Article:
There is no doubt that Keller was a highly intelligent child and was capable of advancements that others with her impairments could not have made.  But she was also very fortunate to be surrounded by people who loved her and could afford to give her the best treatment possible.  Even at a young age, she was able to slightly communicate with Martha Washington, a six-year-old who was the child of the Keller family cook.  And, to some degree, she was able to make her needs known to her family.  Of course, Keller later shared that she was almost like a wild animal in those days, giggling and laughing to convey her happiness while kicking, scratching, and screaming when she was upset.  Her mother searched, desperate to improve her daughter's life, and learned of a deaf-blind girl named Laura Bridgman who had received an education.  Inspired, she sent Helen with her father to Baltimore, where they met with Dr. J. Julian Chisholm, who specialized in the ear, nose, and throat.  He, in turn, referred them to Alexander Graham Bell, who was then working with deaf children.  And Bell put them in touch with the Perkins Institute for the Blind in Boston, which had educated Laura Bridgman.  It was there that the school's director brought in the woman who was to change Helen Keller's life - Anne Sullivan, a twenty-year-old who had once been blind, but through surgery had regained part of her sight.  In 1887, Sullivan arrived at the Keller family house, Ivy Green, and began to work with Keller.  For weeks, she tried to teach her student words by signing in her hands.  A month later, she broke through by signing water into one of Keller's hands as she held the other under under a stream of water.  Keller finally understood, and by the end of that day, had learned 30 more words.  By 10, she had learned to speak by feeling Sullivan's mouth while she spoke.  And she became the first deaf-blind person to receive a Bachelor of Arts degree, attending Radcliffe College with Anne Sullivan at her side.  Keller's book The Story of My Life helped inspire others with handicaps to succeed despite of them.  And she became an internationally acclaimed speaker and author, traveling all over the world.  She worked tirelessly to improve the lives of the blind.  Keller even met with every President from Grover Cleveland to Lyndon B. Johnson.   And she helped introduce the Akita dog to the United States when she visited Japan and learned of the breed, going so far as to say she would like one herself.  She was given one that later passed away from canine distemper.  The Japanese government then presented her with a second Akita.  Keller loved these animals and called them angels in fur.  She remained a companion of Anne Sullivan until she passed away in 1936 and when Keller died in 1968, her remains were place next to those of her mentor's.  It was a fitting end for the pair who had changed the way the world looked at the handicapped.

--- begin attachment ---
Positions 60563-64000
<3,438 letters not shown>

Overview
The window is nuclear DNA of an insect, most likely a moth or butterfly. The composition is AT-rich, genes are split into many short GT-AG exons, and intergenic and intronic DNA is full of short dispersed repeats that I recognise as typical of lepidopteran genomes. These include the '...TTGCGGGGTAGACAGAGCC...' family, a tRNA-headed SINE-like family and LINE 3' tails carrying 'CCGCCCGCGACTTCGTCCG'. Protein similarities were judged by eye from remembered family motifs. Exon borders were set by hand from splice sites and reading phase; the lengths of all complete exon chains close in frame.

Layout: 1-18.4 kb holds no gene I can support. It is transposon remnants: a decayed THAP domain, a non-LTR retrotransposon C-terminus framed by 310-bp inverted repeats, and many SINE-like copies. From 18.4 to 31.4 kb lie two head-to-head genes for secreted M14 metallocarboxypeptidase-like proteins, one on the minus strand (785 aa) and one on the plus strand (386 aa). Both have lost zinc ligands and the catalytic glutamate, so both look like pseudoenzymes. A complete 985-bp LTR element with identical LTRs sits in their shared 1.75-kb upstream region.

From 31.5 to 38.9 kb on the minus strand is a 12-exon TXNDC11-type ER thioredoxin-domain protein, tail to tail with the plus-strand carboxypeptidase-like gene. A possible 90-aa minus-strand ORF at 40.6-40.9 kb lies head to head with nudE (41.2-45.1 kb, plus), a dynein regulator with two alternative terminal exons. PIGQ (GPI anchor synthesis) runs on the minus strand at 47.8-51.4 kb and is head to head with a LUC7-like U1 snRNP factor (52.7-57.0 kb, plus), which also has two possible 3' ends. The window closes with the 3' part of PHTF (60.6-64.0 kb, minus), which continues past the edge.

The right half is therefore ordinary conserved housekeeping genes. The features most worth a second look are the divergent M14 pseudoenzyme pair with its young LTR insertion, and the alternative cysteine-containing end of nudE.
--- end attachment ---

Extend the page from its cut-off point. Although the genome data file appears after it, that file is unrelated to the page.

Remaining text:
It's still possible to visit Ivy Green in Tuscumbia, Alabama the Keller family home where Helen was born and first studied with Anne Sullivan.  It's in the northern part of the state and is part of the Helen Keller Birthplace and Shrine.  The house is somewhat simple and was built in 1820, but still contains much of the furniture that belonged to the family.  Even her braille typewriter and braille books are still there.  I went to Ivy Green with my family when I was in junior high and I still remember seeing the well pump where Keller first understood what Sullivan was teaching her.  The grounds are extensive and include an International Gardens which is filled with gifts that nations from all over the world presented to Keller, along with a bronze bust of the lady herself.  The city has had quite a bit of attention for the past week, as it has held its annual Helen Keller Festival, which wraps up today.  The events include a parade, concerts, an art show, performances of The Miracle Worker, the play about Helen Keller's childhood, and many other fun activities.  It may be too late to join in this year, but you might want to keep this festival in mind for the future.  Keller may be gone, but her influence lives on and her hometown is likely to continue celebrating its most famous resident for many years to come.